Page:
Inkheart by Cornelia Funke

"You were just three years old, Meggie," Mo began. "I remember how we celebrated your birthday. We gave you a picture book — you know, the one about the sea serpent with a toothache winding itself around the lighthouse. . . "

Meggie nodded. It was still in her book box — Mo had twice given it a new dress. "We?" she asked.

"Your mother and I . . ." Mo picked some straw off his pants. "I could never pass by a bookshop. The house where we lived was very small — we called it our shoebox, our mouse-hole, we had all sorts of names for it — and that very day I'd bought yet another crate full of books from a second-hand bookseller. Elinor would have liked some of them," he added, glancing at her and smiling. "Capricorn's book was there too."

"You mean it belonged to him?" Meggie looked at Mo in surprise, but he shook his head.

"No, but . . .well, let's take it all in order. Your mother sighed when she saw all those new books and asked where we were going to put them, but then of course she helped me to unpack the crate. I always used to read aloud to her in the evenings -"

"You? You read aloud?"

"Yes, every evening. Your mother enjoyed it. That evening she chose Inkheart. She always did like tales of adventure — stories full of brightness and darkness. She could tell you the names of all King Arthur's knights, and she knew everything about Beowulf and Grendel, the ancient gods and the not-quite-so-ancient heroes. She liked pirate stories, too, but most of all she loved books that had at least a knight or a dragon or a fairy in them. She was always on the dragon's side, by the way. There didn't seem to be any of them in Inkheart, but there was any amount of brightness and darkness, fairies and goblins. Your mother liked goblins as well: hobgoblins, bugaboos, the Fenoderee, the folletti with their butterfly wings, she knew them all. So we gave you a pile of picture books, sat down on the rug beside you, and I began to read."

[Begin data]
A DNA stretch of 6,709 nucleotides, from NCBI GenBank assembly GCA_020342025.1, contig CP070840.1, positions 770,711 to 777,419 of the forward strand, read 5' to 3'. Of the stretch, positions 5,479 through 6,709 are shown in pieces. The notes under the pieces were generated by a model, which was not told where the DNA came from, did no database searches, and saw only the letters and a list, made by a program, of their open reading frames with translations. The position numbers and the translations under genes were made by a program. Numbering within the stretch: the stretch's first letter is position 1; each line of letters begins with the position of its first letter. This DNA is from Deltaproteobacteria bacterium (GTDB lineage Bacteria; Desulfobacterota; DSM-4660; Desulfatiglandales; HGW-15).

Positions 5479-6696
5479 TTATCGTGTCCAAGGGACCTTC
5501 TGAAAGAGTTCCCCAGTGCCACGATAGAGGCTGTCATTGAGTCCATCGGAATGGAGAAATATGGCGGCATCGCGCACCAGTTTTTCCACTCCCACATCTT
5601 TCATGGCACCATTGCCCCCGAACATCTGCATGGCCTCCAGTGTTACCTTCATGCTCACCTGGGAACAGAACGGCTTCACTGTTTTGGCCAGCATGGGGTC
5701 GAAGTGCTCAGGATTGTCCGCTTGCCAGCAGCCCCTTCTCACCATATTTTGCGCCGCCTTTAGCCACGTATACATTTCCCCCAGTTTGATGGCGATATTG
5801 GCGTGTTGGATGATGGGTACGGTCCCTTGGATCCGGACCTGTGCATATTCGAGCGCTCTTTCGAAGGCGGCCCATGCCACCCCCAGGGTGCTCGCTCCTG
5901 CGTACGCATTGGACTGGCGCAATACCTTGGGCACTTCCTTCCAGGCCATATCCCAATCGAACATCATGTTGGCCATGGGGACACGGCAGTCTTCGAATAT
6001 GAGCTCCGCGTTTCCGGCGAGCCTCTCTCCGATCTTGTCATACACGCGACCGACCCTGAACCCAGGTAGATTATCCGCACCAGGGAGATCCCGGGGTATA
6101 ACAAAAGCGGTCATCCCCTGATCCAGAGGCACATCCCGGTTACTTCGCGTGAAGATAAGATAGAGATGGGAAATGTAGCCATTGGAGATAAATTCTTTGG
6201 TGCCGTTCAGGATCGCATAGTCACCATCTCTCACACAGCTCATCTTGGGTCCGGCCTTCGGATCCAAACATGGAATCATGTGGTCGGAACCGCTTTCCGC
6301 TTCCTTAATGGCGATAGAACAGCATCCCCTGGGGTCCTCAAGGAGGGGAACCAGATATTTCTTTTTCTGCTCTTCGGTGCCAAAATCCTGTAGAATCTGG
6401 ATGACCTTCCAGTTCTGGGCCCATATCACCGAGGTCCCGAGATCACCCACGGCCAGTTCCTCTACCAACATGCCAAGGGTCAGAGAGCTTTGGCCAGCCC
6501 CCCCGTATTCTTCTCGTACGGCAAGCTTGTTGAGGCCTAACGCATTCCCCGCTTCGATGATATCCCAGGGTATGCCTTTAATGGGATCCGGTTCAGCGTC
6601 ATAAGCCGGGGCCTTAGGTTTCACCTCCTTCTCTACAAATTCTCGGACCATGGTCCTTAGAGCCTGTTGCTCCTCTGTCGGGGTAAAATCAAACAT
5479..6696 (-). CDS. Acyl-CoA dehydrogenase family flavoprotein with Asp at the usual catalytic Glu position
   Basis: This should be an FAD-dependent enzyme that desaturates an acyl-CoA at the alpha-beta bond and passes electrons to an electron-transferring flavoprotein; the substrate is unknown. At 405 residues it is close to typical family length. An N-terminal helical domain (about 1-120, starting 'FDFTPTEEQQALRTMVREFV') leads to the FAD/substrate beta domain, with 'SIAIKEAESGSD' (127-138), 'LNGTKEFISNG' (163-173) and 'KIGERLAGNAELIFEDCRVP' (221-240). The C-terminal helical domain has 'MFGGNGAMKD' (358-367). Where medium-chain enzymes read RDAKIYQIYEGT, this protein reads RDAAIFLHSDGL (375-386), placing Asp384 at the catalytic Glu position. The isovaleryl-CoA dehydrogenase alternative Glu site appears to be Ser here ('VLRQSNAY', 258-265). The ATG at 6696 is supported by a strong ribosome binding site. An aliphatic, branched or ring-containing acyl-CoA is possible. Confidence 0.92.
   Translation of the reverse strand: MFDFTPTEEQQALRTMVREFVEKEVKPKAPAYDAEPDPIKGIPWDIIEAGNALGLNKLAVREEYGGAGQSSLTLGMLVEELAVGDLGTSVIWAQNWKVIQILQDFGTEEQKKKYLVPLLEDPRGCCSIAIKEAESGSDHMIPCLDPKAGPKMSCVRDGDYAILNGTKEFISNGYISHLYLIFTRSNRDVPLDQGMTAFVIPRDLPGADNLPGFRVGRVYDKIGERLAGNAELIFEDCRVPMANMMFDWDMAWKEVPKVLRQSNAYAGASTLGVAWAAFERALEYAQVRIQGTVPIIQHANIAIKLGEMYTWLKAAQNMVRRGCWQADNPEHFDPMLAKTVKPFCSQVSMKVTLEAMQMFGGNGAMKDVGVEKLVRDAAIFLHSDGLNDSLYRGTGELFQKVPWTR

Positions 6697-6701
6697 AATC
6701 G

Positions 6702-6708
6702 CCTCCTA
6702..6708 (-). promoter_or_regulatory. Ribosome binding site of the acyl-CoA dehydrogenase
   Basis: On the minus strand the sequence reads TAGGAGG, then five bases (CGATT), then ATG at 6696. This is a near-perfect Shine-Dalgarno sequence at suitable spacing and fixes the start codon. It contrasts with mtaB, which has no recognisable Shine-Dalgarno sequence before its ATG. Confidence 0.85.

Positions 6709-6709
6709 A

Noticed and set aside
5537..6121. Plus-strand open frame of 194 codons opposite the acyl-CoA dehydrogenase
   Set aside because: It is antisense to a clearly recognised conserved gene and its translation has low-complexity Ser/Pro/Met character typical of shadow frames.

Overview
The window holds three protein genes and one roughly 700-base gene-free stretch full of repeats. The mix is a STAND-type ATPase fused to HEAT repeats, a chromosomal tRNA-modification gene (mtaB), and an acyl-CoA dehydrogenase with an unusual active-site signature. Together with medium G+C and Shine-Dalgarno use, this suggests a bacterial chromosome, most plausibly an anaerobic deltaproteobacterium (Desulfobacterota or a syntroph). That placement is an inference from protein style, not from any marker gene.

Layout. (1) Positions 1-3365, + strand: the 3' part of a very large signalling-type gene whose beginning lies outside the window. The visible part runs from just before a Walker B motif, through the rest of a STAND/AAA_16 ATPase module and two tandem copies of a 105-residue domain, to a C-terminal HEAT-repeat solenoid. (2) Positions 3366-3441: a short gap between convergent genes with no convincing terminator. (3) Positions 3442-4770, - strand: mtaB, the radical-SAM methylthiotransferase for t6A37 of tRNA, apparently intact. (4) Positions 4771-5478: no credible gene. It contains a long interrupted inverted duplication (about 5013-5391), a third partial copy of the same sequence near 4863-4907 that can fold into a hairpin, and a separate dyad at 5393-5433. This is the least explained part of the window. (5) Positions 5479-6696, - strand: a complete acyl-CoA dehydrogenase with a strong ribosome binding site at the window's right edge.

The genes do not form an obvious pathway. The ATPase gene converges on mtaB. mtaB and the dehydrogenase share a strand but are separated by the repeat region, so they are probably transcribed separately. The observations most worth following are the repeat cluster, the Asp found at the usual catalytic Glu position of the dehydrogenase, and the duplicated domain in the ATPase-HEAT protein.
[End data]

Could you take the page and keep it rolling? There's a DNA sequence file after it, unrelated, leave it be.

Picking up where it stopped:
Meggie leaned her head against Mo's shoulder and stared at the empty wall. She saw herself against its dirty white background as she had looked in old photos: small, with plump legs, very fair hair (it had darkened a little since then), her little fingers turning the pages of big picture books.

"We enjoyed the story," her father went on, "It was exciting, well written, and full of all sorts of amazing creatures. Your mother loved a book to lead her into an unknown land, and the world in to which Inkheart led her was exactly what she liked. Sometimes the story took a very dark turn, and whenever the suspense got too much, your mother put a finger to her lips, and I read more quietly, although we were sure you were too busy with your own books to listen to a sinister story that you wouldn't have understood anyway. I remember it as if it were yesterday. Night had fallen long ago; it was autumn, with drafts coming in through the windows. We had lit a fire — there was no central heating in our shoebox of a house, but it had a stove in every room — and I began reading the seventh chapter. That's when it happened —"

Mo stopped. He stared ahead of him as if lost in his own thoughts.

"What?" whispered Meggie. "What happened, Mo?"

Her father looked at her. "They came out," he said.